• Good for renal failure, tubular necrosis, glaucoma
    • Effects on excretion
    • Na: Up Up
    • K: Up
    • H
    • Ca: Up
    • Mg: Up Up
    • Cl: Up
    • HCO3-: Up
    • H2PO4: Up
    • Uric acid: Up
  113. Loop diuretics
    • Inhibit Na/K/2Cl symporter in the ascending thick limb of loop of Henle
    • Enter the urine via organic ion transporters in proximal tubules
    • Potassium wasters
    • Diminish the medullary ion gradient by preventing transport of ions from thick ascending limb tubule
    • Urine flow is increased and urine is more concentrated because salts are not removed
    • Effects on Excretion
    • Na: Up Up
    • K: Up Up
    • H: Up
    • Ca: Up Up
    • Mg: Up Up (this movement of Ca/Mg is due to a changed electrochemical gradient, making tubule more positive)
    • Cl: Up Up
    • HCO3-: Up
    • H2PO4: Up
    • Uric acid: Up This is an acute effect due to increased flow; with chronic use, actually reduce hypertension and get decreased flow
  114. Thiazide diuretics
    • Block Na/Cl symporter, but not K+, in the distal convoluted tubule
    • Potassium wasters
    • Enter the urine via organic ion transporters in proximal tubules
    • Get energy from the basolateral Na/K ATPase
    • They are not that effective because 90% of Na has already been reabsorbed before the distal convoluted tubule, but they do act distal to the macula and are not limited by TGF
    • The medullary salt concentration is NOT affected, so water retention during dehydration is preserved
    • Effects on excretion
    • Na: Up
    • K: Up Up
    • H: Up
    • Ca: Down This is because a Na/Ca antiporter exists on the basolateral membrane that works better since there is a sodium gradient
    • Mg: Up
    • Cl: Up
    • HCO3-: Up
    • H2PO4: Up
    • Uric acid: Up acutely, down chronically
  115. Inhibitors of renal Na+ channels
    • Block luminal Na channel in the late distal tubule and collecting duct
    • Stops drive of positive ions into lumen by electrochemical gradient
    • Cause small increases in NaCl excretion but are generally used for their ability to block K+ excretion in combination with other diuretics
    • Potassium sparing
    • Effects on Excretion
    • Na: Up
    • K: Down
    • H: Down
    • Ca: Down
    • Mg: Down
    • Cl: Up
    • HCO3-
    • H2PO4
    • Uric acid
  116. Mineralocorticoid antagonists
    • Mineralocorticoids act in the distal convoluted tubule and collecting duct to retain salt and water, while increasing the excretion of potassium and protons
    • Potassium sparing
    • Effects on Excretion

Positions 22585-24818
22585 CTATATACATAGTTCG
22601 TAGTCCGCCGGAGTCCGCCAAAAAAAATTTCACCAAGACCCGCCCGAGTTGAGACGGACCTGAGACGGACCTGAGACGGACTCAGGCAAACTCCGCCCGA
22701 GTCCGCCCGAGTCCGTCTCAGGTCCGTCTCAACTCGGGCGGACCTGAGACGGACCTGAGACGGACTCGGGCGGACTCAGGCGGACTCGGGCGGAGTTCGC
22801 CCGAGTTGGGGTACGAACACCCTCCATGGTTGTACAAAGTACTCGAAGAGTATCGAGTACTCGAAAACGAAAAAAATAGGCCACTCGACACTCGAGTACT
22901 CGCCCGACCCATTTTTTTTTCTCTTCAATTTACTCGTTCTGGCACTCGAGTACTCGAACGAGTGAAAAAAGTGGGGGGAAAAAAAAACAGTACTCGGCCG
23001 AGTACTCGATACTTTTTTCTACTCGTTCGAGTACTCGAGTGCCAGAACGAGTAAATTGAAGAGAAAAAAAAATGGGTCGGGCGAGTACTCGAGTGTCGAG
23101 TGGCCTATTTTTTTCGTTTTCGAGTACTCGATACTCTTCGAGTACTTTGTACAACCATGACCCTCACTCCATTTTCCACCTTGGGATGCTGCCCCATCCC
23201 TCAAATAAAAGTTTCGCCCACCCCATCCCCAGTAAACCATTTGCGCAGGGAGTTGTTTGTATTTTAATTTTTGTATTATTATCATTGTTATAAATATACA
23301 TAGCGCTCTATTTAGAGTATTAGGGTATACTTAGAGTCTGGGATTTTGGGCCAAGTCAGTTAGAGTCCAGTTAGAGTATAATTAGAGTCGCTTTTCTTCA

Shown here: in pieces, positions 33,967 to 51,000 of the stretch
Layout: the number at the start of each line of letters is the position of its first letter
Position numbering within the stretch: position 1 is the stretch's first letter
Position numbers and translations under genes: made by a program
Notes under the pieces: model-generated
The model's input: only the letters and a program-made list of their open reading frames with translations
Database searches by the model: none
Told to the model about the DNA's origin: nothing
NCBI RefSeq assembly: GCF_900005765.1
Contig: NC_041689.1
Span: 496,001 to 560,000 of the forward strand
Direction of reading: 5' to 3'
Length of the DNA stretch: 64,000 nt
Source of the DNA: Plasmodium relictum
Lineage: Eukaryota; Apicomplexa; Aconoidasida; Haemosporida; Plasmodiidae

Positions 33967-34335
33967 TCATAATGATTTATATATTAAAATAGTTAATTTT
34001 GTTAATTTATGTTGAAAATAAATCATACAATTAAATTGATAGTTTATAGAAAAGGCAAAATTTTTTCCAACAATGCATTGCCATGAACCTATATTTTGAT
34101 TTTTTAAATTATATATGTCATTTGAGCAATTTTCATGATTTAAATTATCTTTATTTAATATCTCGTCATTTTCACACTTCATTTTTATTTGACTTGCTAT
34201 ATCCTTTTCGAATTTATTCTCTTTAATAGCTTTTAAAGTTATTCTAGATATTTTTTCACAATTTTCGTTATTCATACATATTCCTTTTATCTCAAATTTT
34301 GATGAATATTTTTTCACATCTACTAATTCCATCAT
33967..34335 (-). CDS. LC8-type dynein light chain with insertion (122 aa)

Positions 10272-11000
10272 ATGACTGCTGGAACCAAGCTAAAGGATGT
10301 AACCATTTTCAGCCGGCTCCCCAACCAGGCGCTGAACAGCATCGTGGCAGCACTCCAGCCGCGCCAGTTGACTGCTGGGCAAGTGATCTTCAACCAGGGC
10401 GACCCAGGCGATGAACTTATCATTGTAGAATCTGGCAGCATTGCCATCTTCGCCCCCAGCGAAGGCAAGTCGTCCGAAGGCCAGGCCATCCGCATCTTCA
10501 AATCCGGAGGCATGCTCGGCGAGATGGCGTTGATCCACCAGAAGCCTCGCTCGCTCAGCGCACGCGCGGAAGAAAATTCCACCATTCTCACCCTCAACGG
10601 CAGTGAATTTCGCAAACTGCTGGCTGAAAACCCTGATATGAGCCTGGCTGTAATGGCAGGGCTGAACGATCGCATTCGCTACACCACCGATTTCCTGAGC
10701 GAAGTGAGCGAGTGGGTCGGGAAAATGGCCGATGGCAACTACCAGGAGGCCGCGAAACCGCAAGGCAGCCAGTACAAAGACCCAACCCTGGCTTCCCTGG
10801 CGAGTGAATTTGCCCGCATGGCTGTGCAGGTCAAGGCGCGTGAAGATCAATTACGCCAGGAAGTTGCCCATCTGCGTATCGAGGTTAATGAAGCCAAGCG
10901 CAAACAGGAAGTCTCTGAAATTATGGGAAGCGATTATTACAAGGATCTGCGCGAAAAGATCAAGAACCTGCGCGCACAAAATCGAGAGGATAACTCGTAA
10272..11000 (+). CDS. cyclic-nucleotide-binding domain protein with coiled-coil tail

• Na: Up
    • K: Down
    • H: Down
    • Ca: Down
    • Mg: Down
    • Cl: Up
    • HCO3-
    • H2PO4
    • Uric acid
  117. Antidiuretic hormone
    • Increases deposition of Na/K ATPase in basolateral membrane
    • Increases prevalence of renal Na channel to lumenal membrane
    • Induces retention of salts that may precipitate dehydration
    • It does all of this through aldosterone-induced proteins (AIPs) in response to dehydration
  118. Antidiuretic drugs and effects on V receptors
    • Vasopressin (ADH) binds V1 and V2 receptors
    • Desmopressin binds V2 and a little V1
    • V1: Reduces medullary blood flow, thus increasing medullary salt gradient and reabsorption of water
    • V2: Stimulates ater reabsorption in distal tubule and collecting duct by stiulating production of aquaporins in the epithelium
  119. Diabetes insipidus
    • Pituitary isn't making enough vasopressin; lots of urination and volume depletion
    • Nephrogenic diabetes insipidus: Nephrons don't respond to vasopressin
    • Distinguish these from diabetes mellitus by fluid deprivation; DI will still cause high urine volume, but DM will not
  120. Gout
    • Painful inflammatory response to the presence of urate crystals formed in tissues and joints
    • Precipitated by high serum urate
    • Allopurinol and colchicine reduce uric acid/inflammation
    • Uricosuric agents increase renal excretion of uric acid
  121. Local anesthetics classes and side effects
    • Amides: Have an "I" before the -caine
    • Bupivacaine
    • Lidocaine
    • Mepivacaine
    • Prilocaine
    • Ropivacaine
    • Esters: No "I" before -caine
    • Benzocaine
    • Cocaine
    • Procaine
    • Tetracaine
    • Remember, they block both autonomic nerves as well as sensory and motor nerves, but our pain fivers are A-delta and C
    • Signs of toxicity: Numbness of tongue, lightheadedness, visual and auditory disturbances, unconsciousness, convulsions, coma, and death
    • Toxicity is big possibility because must give such a large dose; be sure not to hit a vessel!
    • Treatment of toxicity: Intralipid by IV injection; pulls off local anesthetics from channels
  122. Allergic reactions to local anesthetics
    • Rare, but esters are the most likely
    • Epinephrine/preservatives/other drugs are often culprit
    • Epinephrine is used to vasoconstrict and reduce the plasma levels of the local anesthetic; also prolongs the duration of the local anesthetic
  123. Epinephrine concentration in a local anesthetic
    5mcg/ml
  124. Lidocaine solution concentration
    10mg/ml
  125. Potency of local anesthetics
    • The more lipid-soluble, the more potent
    • Tetracaine and bupivacaine are super high potent
    • This is because they block Na channels intracellularly in a charged form
  126. How to figure out how much local anesthetic crosses the axonal membrane?
    • pKa = the pH where LA = LA+
    • pH = pKa + log LA/LA+ (for weak bases, which is what local anesthetics are)
  127. Bier block
    • IV is placed in distal vein
    • Useful for surgery that is less than 2 hours on an extremity
    • Useful for treatment of chronic pain
  128. Peripheral nerve blockade
    Electrical stimulation locates the nerve, then we can give our local anesthetic
  129. Neuraxial anesthesia
    • Epidural or spinal
    • Dextrose 8.5% increases the baricity, to help stay at a lower level